Another companion to legal reform work is advocacy with governments and health ministries. Legal contexts and advocacy strategies vary between countries, but activists for abortion in Latin America as a region counter a common opposition: the Catholic Church supported by conservative political parties, and, increasingly, evangelical Protestants. To counter their cultural and moral influence, many abortion activists have begun promoting ideas about the separation of Church and state as a core part of their advocacy efforts.
Others, like Monica Roa in Colombia, have used international law as the legal framework for their work, refusing to engage directly in religious, or even medical, discussions on abortion. As discussed earlier, Roa’s strategy was to emphasize that the state of Colombia was in violation of international law.
Debating the merits or shortcomings of abortion based on the viability or the humanity of a foetus would have diluted her arguments and detracted from her case.
Still others, like activists in Uruguay’s feminist movements, are working to frame abortion within the context of public health. In 2004, the abortion rights movement presented the Uruguayan parliament with a comprehensive reproductive-health bill that would legalize abortion in the first trimester. The bill went through a series of fits and starts and now faces its final hurdles; in 2007 the Senate passed the bill and it now awaits a vote from the House of Representatives, where it is expected to pass. Leftist President Tabare Vasquez says he will veto the bill, and the abortion rights movement is working to refine its response strategy in anticipation of the veto.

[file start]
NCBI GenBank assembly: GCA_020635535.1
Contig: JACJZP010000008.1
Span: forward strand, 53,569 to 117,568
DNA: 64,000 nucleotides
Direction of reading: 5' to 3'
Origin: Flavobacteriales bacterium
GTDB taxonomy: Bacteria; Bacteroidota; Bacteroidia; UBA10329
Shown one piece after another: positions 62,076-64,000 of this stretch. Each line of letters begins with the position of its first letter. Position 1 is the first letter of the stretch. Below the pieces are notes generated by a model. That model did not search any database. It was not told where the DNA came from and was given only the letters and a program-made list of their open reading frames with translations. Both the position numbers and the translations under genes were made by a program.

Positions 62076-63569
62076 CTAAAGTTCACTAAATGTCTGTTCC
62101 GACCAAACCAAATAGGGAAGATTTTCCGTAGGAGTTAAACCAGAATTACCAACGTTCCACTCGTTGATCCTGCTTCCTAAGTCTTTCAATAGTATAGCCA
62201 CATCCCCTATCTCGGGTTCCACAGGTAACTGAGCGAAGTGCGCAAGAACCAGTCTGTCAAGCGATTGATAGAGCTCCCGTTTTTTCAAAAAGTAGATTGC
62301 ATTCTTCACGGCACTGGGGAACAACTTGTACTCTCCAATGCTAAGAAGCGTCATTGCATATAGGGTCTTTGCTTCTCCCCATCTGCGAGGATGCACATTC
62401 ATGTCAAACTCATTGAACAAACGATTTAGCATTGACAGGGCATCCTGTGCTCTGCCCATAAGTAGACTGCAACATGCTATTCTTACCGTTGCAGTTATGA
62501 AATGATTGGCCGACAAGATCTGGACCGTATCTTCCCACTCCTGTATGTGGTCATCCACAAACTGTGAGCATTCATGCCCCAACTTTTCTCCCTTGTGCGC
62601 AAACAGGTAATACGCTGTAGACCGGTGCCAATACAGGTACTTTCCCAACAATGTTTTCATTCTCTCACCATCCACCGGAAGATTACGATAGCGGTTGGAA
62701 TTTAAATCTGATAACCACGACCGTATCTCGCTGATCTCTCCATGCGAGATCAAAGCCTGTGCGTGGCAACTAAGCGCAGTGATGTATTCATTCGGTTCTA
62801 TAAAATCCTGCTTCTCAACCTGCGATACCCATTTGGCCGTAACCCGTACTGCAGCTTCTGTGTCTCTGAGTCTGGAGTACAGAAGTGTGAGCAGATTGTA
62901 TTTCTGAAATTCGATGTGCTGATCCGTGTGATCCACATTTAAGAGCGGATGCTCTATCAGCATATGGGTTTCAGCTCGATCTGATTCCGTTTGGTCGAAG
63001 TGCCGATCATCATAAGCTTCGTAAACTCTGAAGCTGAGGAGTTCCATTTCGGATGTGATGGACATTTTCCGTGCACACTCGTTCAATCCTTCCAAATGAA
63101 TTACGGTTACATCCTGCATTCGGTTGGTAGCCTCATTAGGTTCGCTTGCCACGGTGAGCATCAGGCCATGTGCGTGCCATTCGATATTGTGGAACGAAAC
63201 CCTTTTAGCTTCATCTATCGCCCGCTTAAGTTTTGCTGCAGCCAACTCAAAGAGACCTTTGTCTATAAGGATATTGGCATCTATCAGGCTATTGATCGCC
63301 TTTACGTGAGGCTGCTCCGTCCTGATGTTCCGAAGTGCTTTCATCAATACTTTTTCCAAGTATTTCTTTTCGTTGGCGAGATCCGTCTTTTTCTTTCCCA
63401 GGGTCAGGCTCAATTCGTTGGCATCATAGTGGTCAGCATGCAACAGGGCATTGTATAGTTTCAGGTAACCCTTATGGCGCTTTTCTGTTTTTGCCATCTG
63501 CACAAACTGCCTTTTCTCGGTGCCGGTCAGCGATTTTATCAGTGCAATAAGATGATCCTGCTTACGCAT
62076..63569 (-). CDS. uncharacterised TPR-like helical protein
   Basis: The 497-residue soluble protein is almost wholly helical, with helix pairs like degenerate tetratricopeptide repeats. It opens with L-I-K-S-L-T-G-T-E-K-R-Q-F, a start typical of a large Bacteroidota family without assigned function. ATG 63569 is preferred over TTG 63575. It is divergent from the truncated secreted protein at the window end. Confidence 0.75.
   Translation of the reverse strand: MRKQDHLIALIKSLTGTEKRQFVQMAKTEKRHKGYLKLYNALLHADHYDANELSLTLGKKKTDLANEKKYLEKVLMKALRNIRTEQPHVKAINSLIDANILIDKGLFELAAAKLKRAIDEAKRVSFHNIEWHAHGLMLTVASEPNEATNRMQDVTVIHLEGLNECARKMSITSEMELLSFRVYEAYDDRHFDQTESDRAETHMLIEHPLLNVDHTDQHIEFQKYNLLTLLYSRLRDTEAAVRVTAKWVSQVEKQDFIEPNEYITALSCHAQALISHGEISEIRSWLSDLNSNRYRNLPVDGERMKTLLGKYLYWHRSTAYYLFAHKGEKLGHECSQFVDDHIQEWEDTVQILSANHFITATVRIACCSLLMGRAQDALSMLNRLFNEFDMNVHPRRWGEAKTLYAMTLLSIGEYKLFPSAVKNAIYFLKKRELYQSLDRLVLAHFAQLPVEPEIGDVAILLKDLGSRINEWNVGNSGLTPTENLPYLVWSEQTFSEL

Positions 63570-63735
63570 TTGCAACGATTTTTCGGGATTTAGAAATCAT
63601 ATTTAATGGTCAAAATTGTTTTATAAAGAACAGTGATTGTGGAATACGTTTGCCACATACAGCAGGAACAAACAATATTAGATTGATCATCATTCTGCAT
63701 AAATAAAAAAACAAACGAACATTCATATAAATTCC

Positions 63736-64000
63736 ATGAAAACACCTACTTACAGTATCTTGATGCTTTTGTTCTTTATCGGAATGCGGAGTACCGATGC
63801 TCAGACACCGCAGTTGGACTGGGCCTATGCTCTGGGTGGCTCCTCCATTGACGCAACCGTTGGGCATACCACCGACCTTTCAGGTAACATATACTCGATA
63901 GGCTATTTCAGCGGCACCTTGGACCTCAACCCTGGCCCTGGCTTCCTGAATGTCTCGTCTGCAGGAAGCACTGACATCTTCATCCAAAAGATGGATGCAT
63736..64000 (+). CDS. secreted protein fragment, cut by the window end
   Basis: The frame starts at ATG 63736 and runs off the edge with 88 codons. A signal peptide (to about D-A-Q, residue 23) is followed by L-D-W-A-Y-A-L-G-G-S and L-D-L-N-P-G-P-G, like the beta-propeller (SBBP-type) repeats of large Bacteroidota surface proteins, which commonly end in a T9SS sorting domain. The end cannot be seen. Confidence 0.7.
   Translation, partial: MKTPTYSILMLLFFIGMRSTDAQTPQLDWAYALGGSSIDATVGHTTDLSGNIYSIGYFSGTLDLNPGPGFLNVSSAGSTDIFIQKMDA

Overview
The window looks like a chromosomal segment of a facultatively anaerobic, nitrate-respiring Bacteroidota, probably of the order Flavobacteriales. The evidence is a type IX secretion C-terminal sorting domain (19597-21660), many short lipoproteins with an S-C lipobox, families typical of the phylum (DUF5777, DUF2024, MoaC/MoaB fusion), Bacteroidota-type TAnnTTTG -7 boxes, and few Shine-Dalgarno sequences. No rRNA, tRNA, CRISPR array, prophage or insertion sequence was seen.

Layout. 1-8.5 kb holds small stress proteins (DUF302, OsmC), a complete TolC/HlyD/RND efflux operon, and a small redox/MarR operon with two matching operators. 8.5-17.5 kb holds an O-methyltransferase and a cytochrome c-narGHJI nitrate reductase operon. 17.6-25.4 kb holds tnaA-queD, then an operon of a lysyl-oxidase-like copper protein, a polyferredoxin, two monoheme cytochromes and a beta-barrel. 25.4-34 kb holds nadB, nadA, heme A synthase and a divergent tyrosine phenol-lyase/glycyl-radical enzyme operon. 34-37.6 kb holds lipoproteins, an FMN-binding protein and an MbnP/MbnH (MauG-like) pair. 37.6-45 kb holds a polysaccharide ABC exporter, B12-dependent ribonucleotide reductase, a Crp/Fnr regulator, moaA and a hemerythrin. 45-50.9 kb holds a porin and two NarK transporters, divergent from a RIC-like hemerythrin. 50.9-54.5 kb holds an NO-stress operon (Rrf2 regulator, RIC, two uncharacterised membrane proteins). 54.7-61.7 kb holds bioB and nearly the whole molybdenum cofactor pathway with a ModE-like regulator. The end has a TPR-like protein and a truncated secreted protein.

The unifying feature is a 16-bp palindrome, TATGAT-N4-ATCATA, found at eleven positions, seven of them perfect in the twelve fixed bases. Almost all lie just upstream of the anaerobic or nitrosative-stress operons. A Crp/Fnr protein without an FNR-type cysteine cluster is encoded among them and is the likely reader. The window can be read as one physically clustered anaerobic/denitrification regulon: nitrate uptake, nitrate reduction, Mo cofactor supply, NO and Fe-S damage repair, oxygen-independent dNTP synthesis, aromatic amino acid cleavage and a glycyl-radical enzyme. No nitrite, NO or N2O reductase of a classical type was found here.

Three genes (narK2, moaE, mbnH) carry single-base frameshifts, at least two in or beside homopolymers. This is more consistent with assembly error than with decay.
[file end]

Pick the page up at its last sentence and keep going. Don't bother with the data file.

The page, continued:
Public education and awareness-raising
In addition to lobbying for legal reform to ensure that women eligible under existing law have access, advocates in Latin America are working to ensure that women are informed about the legality and availability of abortion and can access services. This has involved educational and outreach campaigns for women community leaders and youth, as well as intense media work to educate and sensitize populations about health and rights as they pertain to abortion. In Peru, where abortion is legal for the ambiguously termed ‘therapeutic’ reasons, organizations like the Center for the Promotion and Defense of Sexual and Reproductive Rights (PROMSEX) are working at the grassroots level to inform women and community leaders about specific exceptions covered under the category of therapeutic abortion.
Capacity-building and technical assistance
Another important area of work is the provision of clear guidelines to ensure that the law is implemented, in countries where safe legal abortion is available.
This requires knowledge and technical assistance, supplied to public-health systems and used in training health-care workers and providers. Where it is legal, abortion is supported by clear guidelines for implementation. Some NGOs, for example Catholics for the Right to Decide, of Brazil, are filling gaps by working to improve the quality of legal abortion services, and to increase the number of hospitals offering legal abortion. WHO has written a technical guide to safe abortion, recommending strategies for designing effective programmes, and its materials support this work.
By Ursula King Bristol University, 14/05/2012